Suitable keyword match types for your campaign

Keywords are a way for you to bring your ad to relevant search queries in Google Search to reach customers who are looking for services or products you offer. By setting them up correctly, you reduce the risk of wasting your budget, as well as unnecessary displays for users who are not interested in your services.

Keywords are the basis for advertising in Google Ads (respectively Google AdWords). To work correctly, you need to adapt them to the relevant search queries. Keyword matching options are the parameters you set for keywords to show your ads in search when applicable. These settings determine which search queries will trigger your ad.

In this blog, we will show you the basic keyword match options and show you the differences between them to help you choose the most advantageous one for your campaign. There are 4 types:

Broad match type

This type of match is the default setting for all keywords and is the most flexible solution if you are trying to target a wider audience.

Your ad may also appear for queries that are not exactly the same as your keywords (e.g. grammatical errors, synonyms, etc.). If your keyword is “men’s clothing”, your ad may appear if someone searches “buy clothes for men”.

While this will save you a lot of time because you leave most of the work for the algorithms, you run the risk of showing your ad on less relevant search queries.

Broad match modifier

This type resembles the broad match, but it is a bit more exact. However, it only shows your ads for search queries that include plus-marked keywords (+ men’s, + clothes), and their variations. So you append “+” to the words, which when appear in the search query, the user is most likely looking for your product.

Phrase match

When you set a phrase match, your ad will show only if its exact form is in the search query. It is targeted more narrowly than the previous options, but still flexible.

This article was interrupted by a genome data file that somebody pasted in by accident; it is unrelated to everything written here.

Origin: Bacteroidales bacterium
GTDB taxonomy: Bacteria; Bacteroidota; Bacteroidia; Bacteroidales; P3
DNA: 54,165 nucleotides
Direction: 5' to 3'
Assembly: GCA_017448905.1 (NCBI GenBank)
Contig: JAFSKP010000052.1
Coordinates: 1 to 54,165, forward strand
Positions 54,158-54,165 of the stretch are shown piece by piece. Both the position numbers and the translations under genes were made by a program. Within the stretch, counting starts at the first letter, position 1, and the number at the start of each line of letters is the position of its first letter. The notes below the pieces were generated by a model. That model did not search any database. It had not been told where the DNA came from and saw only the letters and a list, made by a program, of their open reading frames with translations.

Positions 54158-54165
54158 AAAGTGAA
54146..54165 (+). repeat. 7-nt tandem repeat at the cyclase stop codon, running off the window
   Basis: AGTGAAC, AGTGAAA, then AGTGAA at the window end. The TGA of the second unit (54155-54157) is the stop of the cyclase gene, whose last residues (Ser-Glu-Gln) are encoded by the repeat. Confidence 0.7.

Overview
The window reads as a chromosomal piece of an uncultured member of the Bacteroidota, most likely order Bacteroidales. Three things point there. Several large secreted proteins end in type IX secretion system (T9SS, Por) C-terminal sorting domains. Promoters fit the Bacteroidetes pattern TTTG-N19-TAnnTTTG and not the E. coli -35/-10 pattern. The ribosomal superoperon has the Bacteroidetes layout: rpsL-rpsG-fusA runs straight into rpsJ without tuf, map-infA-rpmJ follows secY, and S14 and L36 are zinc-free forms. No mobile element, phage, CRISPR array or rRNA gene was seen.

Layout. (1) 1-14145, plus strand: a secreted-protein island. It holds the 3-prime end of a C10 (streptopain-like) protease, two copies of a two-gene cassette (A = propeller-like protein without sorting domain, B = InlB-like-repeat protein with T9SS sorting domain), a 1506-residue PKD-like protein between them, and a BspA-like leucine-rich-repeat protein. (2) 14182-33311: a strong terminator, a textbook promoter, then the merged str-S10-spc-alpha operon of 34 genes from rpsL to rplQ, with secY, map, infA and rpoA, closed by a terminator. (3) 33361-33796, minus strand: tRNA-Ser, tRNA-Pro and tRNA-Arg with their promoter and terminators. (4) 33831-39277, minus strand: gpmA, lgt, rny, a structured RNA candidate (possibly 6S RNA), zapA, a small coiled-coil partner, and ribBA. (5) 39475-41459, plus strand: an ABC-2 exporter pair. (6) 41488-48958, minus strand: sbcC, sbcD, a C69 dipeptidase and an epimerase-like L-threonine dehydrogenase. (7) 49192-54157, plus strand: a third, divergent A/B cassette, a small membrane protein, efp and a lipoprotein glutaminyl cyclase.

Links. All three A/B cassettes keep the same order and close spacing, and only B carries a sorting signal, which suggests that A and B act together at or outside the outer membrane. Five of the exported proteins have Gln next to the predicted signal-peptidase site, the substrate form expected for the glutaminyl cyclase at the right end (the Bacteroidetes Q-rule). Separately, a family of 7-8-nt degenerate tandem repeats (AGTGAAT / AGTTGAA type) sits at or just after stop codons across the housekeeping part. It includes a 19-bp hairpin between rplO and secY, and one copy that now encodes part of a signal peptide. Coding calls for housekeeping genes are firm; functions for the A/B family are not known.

For men’s clothing, your ad would appear when you search for “elegant men’s clothing”, “men’s clothing”, and so on. However, it would not appear in cases such as “men’s winter clothing” or “cheap clothing for men”.

If this phrase is disturbed, for example, its words are reversed or additional ones are inserted between, the ad will not appear. That means that the word order is important. We use quotation marks (“men’s clothing”) to set up the phrases.

Exact match

This is the least flexible setting of all mentioned. Your ad will appear on search queries that contain the exact keyword or its closely related variation. Related variations include keywords with the same meaning, but also reordering, adding, or deleting functional words.

Thus, if you sell “men’s clothing” your ad may appear in queries like “elegant men’s clothing”, “men’s winter clothing”, but not “winter clothing for men”.

Accurately match your search terms. At the same time, your bid is more likely to appear to users who are looking for and interested in it.
To set the exact match, enter a keyword in square brackets [men’s clothing].

Negative keywords

In addition to the keywords which trigger the display of your ad, you can also set negative keywords. Negative or exclusive keywords are words or phrases for which your ad will not appear. This limits all previous options for your ad not to appear unnecessarily for people who are not interested in your products or services.

Therefore, if you sell only men’s clothing, you can include the word “women’s” as a negative keyword by appending minus symbol (-women´s). When people search for “clothing”, your ad may appear. But when you search for “women’s clothing”, your ad will not appear.

When setting up keyword matches, you can build on the search history and queries that led people to your site. In your ad settings, you can see what terms users searched for when they clicked on your ad. As a result, you can update your keyword list with words or phrases to target or list negative keywords so that your ad will not appear unnecessarily.

You choose the appropriate settings based on how large and relevant audience you want to target. In a broad match, your ad may display a larger number of people, but this may not result in conversions. Conversely, with an exact match the number of users is smaller, but there is a greater chance of a return on investment.

Of course, keyword matching is not the only parameter that determines the performance of your ad. However, we strongly recommend you not underestimate this setting because it also has a significant share in the success of your advertising.

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About the Author:

Consultant for online business and marketing. Holder of every Google Ads certification. Account manager for BlueWinston and Shopping in EU. CSS Hero. Gamer.